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Are you caught in a nonstop home version of "Let's Make a Deal"? Do your time-for-bed proclamations inevitably meet with "Gotta have 10 more minutes" in reply? Where's Monty Hall when you need him?

It doesn't take a rocket scientist - or even a game-show host - to realize that it's tough to declare everyone a winner. Accommodating your child's wishes without trading away authority requires practice. But if you do manage to teach her the art of reasonable compromise, it will pay off for the whole family.The first step is to define haggle-free zones by establishing some hard-and-fast rules, says Susan Beekman, a Corvallis, Ore., conflict management trainer and coauthor of "Battles, Hassles, Tantrums and Tears." When parents proclaim specific territory off-limits for dickering - homework must be finished, bike helmets worn, baths taken - then children have clearer expectations for their behavior.

In some instances, the issues won't necessarily be so clear-cut. Take time with your spouse to mull over any recurring family hassles and be honest about which situations are open for debate. Some parents are adamant that kids snack only in the kitchen, while others have a high tolerance for crumbs between the sofa cushions. Agreeing ahead of time on the nonnegotiables can eliminate "But Mom said I could" as a bargaining chip.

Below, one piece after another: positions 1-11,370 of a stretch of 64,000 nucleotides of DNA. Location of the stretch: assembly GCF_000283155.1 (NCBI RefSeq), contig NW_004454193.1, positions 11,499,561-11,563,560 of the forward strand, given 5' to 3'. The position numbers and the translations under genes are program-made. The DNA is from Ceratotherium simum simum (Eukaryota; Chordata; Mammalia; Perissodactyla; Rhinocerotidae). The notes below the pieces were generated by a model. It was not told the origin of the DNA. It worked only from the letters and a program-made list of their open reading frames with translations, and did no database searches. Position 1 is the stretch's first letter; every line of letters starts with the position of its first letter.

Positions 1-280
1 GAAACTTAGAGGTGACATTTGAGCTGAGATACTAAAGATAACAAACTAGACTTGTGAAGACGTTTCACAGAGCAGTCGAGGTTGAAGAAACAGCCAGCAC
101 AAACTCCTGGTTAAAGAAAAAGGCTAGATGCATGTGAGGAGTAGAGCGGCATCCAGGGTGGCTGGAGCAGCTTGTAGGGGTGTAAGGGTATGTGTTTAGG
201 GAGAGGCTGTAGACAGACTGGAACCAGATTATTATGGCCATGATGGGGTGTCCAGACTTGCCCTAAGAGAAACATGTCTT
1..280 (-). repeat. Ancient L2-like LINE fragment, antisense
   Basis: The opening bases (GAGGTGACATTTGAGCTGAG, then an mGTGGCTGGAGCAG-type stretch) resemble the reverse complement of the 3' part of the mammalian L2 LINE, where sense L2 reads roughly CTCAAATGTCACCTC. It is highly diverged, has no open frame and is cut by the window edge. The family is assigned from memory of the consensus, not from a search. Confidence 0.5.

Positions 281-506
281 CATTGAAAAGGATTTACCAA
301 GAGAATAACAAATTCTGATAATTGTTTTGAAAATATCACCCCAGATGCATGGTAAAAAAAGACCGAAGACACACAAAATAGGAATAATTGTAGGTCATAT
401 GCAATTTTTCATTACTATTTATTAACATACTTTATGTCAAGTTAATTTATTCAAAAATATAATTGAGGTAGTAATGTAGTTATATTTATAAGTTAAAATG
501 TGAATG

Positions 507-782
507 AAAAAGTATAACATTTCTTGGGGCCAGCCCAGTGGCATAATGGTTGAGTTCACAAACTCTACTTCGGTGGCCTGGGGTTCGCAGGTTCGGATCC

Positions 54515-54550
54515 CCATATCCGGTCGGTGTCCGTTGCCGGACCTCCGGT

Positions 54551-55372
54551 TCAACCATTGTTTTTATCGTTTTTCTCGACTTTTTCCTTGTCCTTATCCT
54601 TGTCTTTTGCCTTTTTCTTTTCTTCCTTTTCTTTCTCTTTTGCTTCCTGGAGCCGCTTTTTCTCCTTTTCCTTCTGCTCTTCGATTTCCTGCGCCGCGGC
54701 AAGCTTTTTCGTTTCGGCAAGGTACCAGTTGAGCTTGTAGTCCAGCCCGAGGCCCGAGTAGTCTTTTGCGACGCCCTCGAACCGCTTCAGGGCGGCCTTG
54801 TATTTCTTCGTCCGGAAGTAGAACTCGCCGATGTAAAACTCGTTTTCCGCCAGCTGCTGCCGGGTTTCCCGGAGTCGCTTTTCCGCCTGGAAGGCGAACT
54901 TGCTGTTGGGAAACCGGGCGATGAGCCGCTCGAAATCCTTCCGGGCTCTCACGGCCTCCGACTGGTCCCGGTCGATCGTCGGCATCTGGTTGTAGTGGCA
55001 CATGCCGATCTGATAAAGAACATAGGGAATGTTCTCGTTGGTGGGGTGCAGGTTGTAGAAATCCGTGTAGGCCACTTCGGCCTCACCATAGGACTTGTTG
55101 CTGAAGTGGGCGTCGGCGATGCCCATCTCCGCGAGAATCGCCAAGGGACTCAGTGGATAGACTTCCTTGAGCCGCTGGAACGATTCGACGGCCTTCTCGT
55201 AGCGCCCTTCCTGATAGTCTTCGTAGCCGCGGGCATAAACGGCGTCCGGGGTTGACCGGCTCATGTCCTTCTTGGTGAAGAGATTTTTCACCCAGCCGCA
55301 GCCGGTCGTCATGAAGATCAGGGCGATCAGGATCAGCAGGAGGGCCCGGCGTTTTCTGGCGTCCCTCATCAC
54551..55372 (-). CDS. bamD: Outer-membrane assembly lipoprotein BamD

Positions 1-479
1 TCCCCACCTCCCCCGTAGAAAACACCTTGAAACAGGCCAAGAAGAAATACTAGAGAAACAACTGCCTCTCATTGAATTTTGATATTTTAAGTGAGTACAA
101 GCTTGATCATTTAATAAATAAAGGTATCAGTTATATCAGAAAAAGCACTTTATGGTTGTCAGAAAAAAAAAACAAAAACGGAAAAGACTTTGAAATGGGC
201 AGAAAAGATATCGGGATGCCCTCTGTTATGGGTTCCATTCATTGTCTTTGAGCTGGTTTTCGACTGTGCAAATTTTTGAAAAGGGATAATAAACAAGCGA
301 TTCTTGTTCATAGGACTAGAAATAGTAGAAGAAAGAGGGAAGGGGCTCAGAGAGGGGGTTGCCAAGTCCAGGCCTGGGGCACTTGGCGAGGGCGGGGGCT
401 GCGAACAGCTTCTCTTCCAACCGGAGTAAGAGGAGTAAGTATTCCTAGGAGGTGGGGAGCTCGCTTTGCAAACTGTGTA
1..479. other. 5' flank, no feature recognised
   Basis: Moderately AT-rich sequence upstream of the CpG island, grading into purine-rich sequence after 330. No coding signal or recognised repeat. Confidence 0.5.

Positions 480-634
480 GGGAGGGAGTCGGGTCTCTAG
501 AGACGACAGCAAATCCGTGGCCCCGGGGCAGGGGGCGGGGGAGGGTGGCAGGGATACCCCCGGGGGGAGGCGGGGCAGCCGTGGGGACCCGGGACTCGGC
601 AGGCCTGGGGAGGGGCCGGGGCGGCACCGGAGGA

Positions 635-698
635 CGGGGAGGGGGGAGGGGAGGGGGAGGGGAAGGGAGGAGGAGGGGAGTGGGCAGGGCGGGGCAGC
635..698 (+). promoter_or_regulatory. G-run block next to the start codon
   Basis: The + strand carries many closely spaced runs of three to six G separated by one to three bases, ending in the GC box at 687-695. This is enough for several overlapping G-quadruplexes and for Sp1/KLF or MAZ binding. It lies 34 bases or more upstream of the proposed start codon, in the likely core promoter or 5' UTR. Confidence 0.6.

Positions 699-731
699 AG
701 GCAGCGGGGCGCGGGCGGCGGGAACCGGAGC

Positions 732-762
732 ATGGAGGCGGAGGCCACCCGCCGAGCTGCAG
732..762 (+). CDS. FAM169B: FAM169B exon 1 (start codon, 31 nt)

Don't get carried away, though, in dictating house rules. While it might seem easier to tell your children, "Just do it," they need to develop their own judgment, says psychologist Charles Schaefer, author of "Teach Your Child to Behave." When they're encouraged to think for themselves, youngsters are prodded to move beyond begging and whining ploys and to come up with arguments that make sense.

And such logical subtleties are fully within their grasp. Kids around ages 6 to 8 can anticipate cause and effect and explain their point of view, says Dr. Stanley Greenspan, a child psychiatrist in Bethesda, Md., and the author of "Playground Politics." Parents can plant seeds for thought when they ask provocative questions instead of rendering immediate verdicts, Greenspan adds. If a child pleads to watch an extra hour of TV, for instance, find out how she plans to get her math homework done.

Obviously, parents should also freely say no if a situation warrants it; kids need to learn they can't always have their way. Be sure, though, that you think your own position through. "Because I said so" will sound pretty lame when she cites sound reasons for you to change your mind.

Other bargaining tips: To avoid rehashing the same debates, work out arrangements to cover the usual trouble spots. Although you may prefer to have weekend chores started right after breakfast on Saturday, agreeing to your child's proposal to finish by dinner might make her more likely to comply. Then again, some negotiations are ill-timed and are better tabled for a while, especially when a discussion starts to deteriorate into an argument.

Don't forget that as your child develops her bargaining skills at home, her relationships with peers may also improve. Through this process, kids learn to "rely on ideas to get what they want, instead of using negative behavior such as pushing or name-calling," says Greenspan.

So take heart as you work through the delicate verbal maneuvers. One day, the surprise behind Door Number Three may be a child who knows when to plead for 10 more minutes - and when to say, "No problem, I'll do it right now."